Campus Carry Returns from the Dead: What’s Next?

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Written by Toni Stauffer



Raised from the dead, an updated version of the controversial “campus carry” bill—the legislation that would allow guns on college campuses—rose from the Golden Dome after a veto from Governor Deal last year. The revised bill, which includes Deal’s requested exemptions for campus childcare centers, faculty offices, and administrative buildings, passed and now awaits the Governor’s signature. Starting Friday, April 7, he has 40 days to make his decision.

A signature from Governor Deal means that anyone 21 and older with a concealed weapons permit will be able to carry a firearm on any campus in Georgia, except for in dormitories, fraternities, sororities, and athletic centers, as well as the aformentioned exemptions.

According to the National Conference of State Legislatures, nine other states currently allow concealed weapons on public college and university campuses, while an additional 24 allow each institution to decide whether to allow them on their grounds.

Those for It

David Cotton, 48, a veteran and professional writing student at Columbus State, feels conflicted. While he doesn’t think everyone is mature enough to responsibly carry a weapon, he also firmly believes that carrying a weapon is a constitutional right, even on college campuses.

“There need to be more checks and balances for getting a permit to carry,” said Cotton. “Maybe a battery of questions to measure personality traits. I don’t know the answer.” He doesn’t think having guns on campus will escalate violence, but he doesn’t think it will be a deterrent either. “I firmly believe if someone is going to carry a gun on campus,” said Cotton, “they are going to carry one.”

He thinks it is a good idea to keep guns out of dormitories and other places where there could potentially be alcohol. “I’m not saying it [alcohol] is rampant, but alcohol and firearms don’t mix.” He added, “Not even in the army can you have a weapon in the barracks, because people get drunk and stupid.”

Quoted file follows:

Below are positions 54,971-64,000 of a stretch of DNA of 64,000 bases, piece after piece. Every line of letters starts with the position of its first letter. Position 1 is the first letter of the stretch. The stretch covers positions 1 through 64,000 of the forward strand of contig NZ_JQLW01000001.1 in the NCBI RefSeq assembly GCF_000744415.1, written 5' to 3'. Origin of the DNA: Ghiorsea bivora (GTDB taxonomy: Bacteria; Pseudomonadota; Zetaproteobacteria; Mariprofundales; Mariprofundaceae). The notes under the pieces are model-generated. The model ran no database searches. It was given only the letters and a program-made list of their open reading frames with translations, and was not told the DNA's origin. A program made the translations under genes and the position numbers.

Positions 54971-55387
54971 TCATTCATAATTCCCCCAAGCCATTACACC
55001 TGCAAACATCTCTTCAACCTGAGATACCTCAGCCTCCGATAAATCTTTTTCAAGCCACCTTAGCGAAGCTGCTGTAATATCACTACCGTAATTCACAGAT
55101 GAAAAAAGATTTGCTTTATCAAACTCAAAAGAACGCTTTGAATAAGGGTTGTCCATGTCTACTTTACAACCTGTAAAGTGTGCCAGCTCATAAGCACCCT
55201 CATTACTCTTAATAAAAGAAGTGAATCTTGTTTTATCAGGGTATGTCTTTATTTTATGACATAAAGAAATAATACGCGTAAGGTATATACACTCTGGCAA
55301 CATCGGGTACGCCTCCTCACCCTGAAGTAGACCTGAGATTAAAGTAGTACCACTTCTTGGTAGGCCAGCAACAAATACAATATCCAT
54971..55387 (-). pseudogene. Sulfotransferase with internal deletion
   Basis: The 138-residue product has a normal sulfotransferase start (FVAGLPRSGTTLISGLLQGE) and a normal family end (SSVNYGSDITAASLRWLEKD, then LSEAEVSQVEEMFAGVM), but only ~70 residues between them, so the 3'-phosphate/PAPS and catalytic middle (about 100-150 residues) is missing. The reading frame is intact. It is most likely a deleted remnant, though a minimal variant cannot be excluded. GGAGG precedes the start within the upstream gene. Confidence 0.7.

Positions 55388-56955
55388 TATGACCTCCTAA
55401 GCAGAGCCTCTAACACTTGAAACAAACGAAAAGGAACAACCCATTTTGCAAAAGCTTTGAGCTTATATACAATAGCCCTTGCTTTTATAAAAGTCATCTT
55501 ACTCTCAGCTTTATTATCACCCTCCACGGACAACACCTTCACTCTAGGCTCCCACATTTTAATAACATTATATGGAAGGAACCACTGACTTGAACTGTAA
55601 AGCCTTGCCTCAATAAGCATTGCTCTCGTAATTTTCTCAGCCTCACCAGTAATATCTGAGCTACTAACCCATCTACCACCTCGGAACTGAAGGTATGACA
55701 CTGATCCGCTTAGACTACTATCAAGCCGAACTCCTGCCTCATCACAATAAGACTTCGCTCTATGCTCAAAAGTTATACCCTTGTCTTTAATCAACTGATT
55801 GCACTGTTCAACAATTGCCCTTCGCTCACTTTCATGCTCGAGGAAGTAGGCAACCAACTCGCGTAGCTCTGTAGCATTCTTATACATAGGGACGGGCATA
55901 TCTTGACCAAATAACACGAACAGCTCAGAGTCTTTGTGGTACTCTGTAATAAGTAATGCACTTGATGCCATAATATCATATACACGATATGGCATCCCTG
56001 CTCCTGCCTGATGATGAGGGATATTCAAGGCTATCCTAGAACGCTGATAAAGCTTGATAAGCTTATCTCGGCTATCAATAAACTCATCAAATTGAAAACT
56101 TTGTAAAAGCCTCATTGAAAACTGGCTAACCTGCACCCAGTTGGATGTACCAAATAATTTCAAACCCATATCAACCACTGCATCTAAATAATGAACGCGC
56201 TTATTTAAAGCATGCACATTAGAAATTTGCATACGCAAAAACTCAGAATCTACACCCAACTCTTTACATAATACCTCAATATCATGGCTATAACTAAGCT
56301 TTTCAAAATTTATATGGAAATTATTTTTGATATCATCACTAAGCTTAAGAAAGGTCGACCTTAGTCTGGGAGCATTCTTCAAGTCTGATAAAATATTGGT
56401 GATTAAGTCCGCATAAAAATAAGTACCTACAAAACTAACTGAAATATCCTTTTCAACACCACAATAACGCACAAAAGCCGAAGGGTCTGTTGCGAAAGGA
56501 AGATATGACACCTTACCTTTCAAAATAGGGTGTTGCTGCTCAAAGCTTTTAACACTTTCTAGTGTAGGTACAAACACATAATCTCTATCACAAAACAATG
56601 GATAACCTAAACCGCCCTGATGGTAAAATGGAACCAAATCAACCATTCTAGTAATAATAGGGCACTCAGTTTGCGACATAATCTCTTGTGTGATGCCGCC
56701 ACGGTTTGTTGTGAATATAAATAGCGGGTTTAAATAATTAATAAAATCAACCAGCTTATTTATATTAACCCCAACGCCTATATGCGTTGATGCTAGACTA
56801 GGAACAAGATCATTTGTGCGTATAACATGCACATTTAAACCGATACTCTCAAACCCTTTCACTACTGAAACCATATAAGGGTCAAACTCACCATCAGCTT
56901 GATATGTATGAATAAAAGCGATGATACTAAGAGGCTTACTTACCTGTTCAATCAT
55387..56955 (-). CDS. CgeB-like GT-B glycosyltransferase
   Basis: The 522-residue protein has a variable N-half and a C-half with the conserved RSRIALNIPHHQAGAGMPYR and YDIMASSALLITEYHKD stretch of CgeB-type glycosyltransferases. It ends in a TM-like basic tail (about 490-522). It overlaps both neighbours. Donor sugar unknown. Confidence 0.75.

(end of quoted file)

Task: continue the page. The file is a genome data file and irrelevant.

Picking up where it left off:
Those Opposed

“At minimum, the bill should be amended to not allow guns inside the classroom,” wrote Dr. Diana Riser, Associate Professor of Psychology, in a letter to Governor Deal last year. “The classroom should be a safe space for open communication on complex issues.”

Another concern Riser has is that allowing guns on campus will make it easier for people with mental health issues to have access, and this may increase suicides and attempted suicides. “Mental health issues and poor impulse control are a legitimate issue for young adults. Our frontal lobe is not fully developed until our mid-twenties,” wrote Riser. “This means adding guns to the complicated world of becoming an adult, in a space where controversial conversations and meeting diverse people can be stressful for some.”

Riser also wrote that if the bill passes, she will move her family and find work in another state that doesn’t allow firearms on campus.

The Views of the Administration

As a state law enforcement agency within Georgia, the CSU Police Department enforces the laws of the state as they are written in the Official Code of Georgia Annotated, or OCGA. Should the laws of the state change pursuant to HB 280, our agency will modify our training, practices, and enforcement to reflect any changes as implemented by the legislature and Governor Deal.”  ~Lieutenant J. Brett Stanelle

“With respect to campus carry, we feel strongly that current law strikes the right balance to create a safe environment on our campuses…We therefore respectfully oppose any change to current law.” ~Hank Huckaby, University System of Georgia Chancellor, from his 2016 official testimony